Now, onto more fun things. :) Socializing! This was something I deeply wish I’d done more of. There were dinners and other times when everyone was together, and I had a great time. I’m very much an introvert (No, really!), and shy around people I don’t know. (Golly! A writer who mostly spends time alone and has problems getting to know people? Go on! ;)) It’s very hard for me to start a conversation with people, even when we have a blindingly obvious thing in common: writing. As a result, I didn’t seek out more socialization. This is the biggest regret I have about VP. I’ve kept in touch with almost everyone from VP to one degree or another. But I barely got to know several of the others, and it’s entirely my own fault, and no reflection on them. So my advice: if possible, get to know those people. They’re your tribe. But, at the same time, you know you better than anyone else does. So take care of yourself, as well. If you need me-time, take it. Everyone will understand. Most of them probably need it, too. :)

I didn’t partake of any of Uncle Jim’s pancakes and maple syrup because I was worried about my blood sugar. But I could have gone up and joined in the fun, regardless. I went to bed freakishly early (midnight) every night, listening to everyone having a lot of fun upstairs (I was on the lower floor), but I knew (thought?) that I needed a certain amount of sleep or my immune system might compromise and I might get sick . . . but I wish now that I’d just gotten a couple of hours less sleep per night and spent time hanging out. The cold I probably would have gotten the week after would have been worth it. :) But again, you know you, and take care of yourself. People will understand.


Uncle Jim’s hikes! Again, I didn’t go on any of them because Reasons. Mostly because I felt like I needed that extra hour of sleep rather than getting up and spending an hour walking around Martha’s Freaking Vineyard in October getting a little exercise in the insanely fresh, nippy, early morning air and talking about . . . who knows what? I didn’t go! I have no idea what they talked about. But I’ll bet it was interesting! :) If you can manage at least one morning walk, don’t make the mistake I did. Again with the ‘you know yourself’ caveat.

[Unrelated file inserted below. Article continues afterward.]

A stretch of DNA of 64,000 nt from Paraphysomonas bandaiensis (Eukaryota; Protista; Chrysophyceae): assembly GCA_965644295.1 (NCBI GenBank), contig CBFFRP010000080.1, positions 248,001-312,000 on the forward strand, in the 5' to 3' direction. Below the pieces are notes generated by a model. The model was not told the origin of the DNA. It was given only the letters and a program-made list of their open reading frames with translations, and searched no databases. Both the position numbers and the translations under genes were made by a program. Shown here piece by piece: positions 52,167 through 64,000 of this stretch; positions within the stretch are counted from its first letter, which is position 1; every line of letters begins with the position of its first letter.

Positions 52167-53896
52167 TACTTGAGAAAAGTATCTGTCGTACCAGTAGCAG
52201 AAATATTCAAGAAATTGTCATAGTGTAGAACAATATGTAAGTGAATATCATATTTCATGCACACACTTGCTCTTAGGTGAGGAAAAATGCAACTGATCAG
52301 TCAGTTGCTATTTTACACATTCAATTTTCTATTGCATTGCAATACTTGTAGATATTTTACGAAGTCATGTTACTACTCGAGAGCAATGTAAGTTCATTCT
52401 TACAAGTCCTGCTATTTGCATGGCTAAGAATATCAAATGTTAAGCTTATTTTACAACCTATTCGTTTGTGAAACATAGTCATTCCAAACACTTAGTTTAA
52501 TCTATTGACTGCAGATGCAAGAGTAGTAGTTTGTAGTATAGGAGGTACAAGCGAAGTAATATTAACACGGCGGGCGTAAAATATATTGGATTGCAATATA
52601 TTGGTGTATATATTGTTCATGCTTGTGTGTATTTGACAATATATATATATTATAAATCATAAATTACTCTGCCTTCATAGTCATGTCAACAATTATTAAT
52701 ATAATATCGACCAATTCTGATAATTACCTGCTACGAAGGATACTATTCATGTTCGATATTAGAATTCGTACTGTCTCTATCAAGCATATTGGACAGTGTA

The Wifi at the Island Inn is . . . there. Mostly. I wouldn’t rely on it too heavily. You won’t have time to be online much, anyway. But just know that if you’re used to lightning-fast network speeds, you’re going to be underwhelmed.

Bring a memory stick or something along those lines. Something handy to have on you for, say, copying documents on . . . to then dash up to the staff suite for printing . . . in the wee hours of Thursday morning, for instance. </cryptic> Oh, and virus-check the crap out of it. No need to give the staff your nasty computer virus. :)

Stay An Extra Day

I know this is something you’ve heard before, but if at all possible for your schedule and your expenses, stay the extra night and leave on Saturday instead of Friday. There is a lot of socializing that goes on that last night, and it’s a lot of fun. Also, since you can’t take home the open bottles of booze, they tend to form a . . . booze buffet, if you will. I did not partake, being a non-drinker, but there was much rejoicing. And music, and just . . . an all-around good time. So if you can, stay until Saturday.


I will close this lengthy post by relating a little story that exemplifies the entire VP Experience™ for me. I smile every time I think about it.

On Wednesday, a group of us walked into town for lunch. We also spent some time sightseeing. When we walked back, Nicole came dashing out of her room and ran up to us and said, “Quick! I need a way to dispose of a body by burning, but I have to be in the room with it while it burns!” (I’m paraphrasing, here, and I hope Nicole will forgive me if I’ve made her sound not like herself. Or, you know . . . kind of murdery. Which, one hopes, is not like herself. You know, I’m going to stop, now.)